US Senate Approves 'Fiscal Cliff' Deal Hours After Deadline
By Geetha Pillai | January 1, 2013 6:41 PM EST
The US Senate has approved a deal to avert the "fiscal cliff," an automatic tax rise and spending cuts across the board, though the deadline had lapsed. The year-end deadline to reach the deal expired at midnight on 31 December (05:00 GMT 1 January 2013).
A House of Representatives approval of the deal is expected on Tuesday. Approval of both houses of Congress is required for the deal to have legal sanction.
The deal was approved following lengthy deliberations between Vice-President Joe Biden and Senate Republicans.
The deal agreed upon by the White House and the Republicans allows tax hikes for individuals earning more than $400,000 (£246,000) and couples taking more than $450,000, a first-time development in about two decades and retains unemployment benefits. It also postpones the spending cuts termed as sequester which will see $1.2tn cut from the federal budget over 10 years, by two months.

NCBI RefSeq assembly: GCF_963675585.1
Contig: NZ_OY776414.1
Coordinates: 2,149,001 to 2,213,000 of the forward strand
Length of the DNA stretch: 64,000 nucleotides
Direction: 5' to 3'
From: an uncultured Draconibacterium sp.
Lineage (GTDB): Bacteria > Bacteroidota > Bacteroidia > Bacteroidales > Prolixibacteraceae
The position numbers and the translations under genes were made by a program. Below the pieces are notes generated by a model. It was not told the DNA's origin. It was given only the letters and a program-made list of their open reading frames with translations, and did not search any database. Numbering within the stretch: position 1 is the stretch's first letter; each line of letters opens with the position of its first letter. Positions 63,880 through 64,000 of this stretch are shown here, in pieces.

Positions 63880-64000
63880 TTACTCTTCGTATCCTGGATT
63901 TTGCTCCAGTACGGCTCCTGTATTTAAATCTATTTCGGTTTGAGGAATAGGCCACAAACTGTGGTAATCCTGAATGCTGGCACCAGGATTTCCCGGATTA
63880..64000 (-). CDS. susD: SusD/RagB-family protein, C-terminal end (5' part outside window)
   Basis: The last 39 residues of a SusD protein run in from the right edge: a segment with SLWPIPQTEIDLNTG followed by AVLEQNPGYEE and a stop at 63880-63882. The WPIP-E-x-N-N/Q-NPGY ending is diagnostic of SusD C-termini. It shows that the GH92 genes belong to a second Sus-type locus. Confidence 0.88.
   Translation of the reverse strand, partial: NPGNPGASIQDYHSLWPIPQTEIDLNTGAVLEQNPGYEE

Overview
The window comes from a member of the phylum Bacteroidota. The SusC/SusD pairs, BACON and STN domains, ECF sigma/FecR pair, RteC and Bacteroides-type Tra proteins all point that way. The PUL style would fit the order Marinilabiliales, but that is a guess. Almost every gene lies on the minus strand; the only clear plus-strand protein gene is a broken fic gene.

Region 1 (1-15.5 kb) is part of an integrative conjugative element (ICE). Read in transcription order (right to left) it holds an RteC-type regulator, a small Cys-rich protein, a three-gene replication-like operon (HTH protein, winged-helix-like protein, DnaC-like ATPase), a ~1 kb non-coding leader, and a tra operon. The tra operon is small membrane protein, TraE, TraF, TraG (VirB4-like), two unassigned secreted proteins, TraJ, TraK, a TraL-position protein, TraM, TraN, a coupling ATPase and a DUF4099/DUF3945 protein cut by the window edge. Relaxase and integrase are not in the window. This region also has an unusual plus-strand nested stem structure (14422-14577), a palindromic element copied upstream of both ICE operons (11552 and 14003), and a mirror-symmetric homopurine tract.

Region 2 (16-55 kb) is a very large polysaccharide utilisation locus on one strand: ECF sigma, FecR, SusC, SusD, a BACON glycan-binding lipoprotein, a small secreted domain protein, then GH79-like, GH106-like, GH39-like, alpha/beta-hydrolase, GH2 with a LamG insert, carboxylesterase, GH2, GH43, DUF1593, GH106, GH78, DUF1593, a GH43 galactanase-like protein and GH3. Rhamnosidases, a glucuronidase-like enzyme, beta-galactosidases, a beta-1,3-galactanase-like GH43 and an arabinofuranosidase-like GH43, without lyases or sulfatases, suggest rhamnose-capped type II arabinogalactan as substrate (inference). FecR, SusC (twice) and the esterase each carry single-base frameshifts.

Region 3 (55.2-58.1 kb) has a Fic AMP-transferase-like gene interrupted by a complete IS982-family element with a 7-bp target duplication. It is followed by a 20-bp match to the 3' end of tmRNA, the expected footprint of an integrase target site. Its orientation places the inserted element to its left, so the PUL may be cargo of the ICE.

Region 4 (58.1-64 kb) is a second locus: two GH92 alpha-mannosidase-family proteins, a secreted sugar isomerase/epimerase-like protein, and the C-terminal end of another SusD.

The extension will allow the both Congress and the White House to reopen negotiations on a wider deal. President Obama has released a statement following the Senate approval of the deal.
Statement from Barack Obama
"Leaders from both parties in the Senate came together to reach an agreement that passed with overwhelming bipartisan support today that protects 98 percent of Americans and 97 percent of small business owners from a middle class tax hike. While neither Democrats nor Republicans got everything they wanted, this agreement is the right thing to do for our country and the House should pass it without delay.
"This agreement will also grow the economy and shrink our deficits in a balanced way - by investing in our middle class, and by asking the wealthy to pay a little more.
"What's more, today's agreement builds on previous efforts to reduce our deficits. Last year, I worked with Democrats and Republicans to cut spending by more than $1 trillion. Tonight's agreement does even more by asking millionaires and billionaires to begin to pay their fair share for the first time in twenty years. As promised, that increase will be immediate, and it will be permanent.
"There's more work to do to reduce our deficits, and I'm willing to do it. But tonight's agreement ensures that, going forward, we will continue to reduce the deficit through a combination of new spending cuts and new revenues from the wealthiest Americans. And as we address our ongoing fiscal challenges, I will continue to fight every day on behalf of the middle class and all those fighting to get into the middle class to forge an economy that grows from the middle out, not from the top down."
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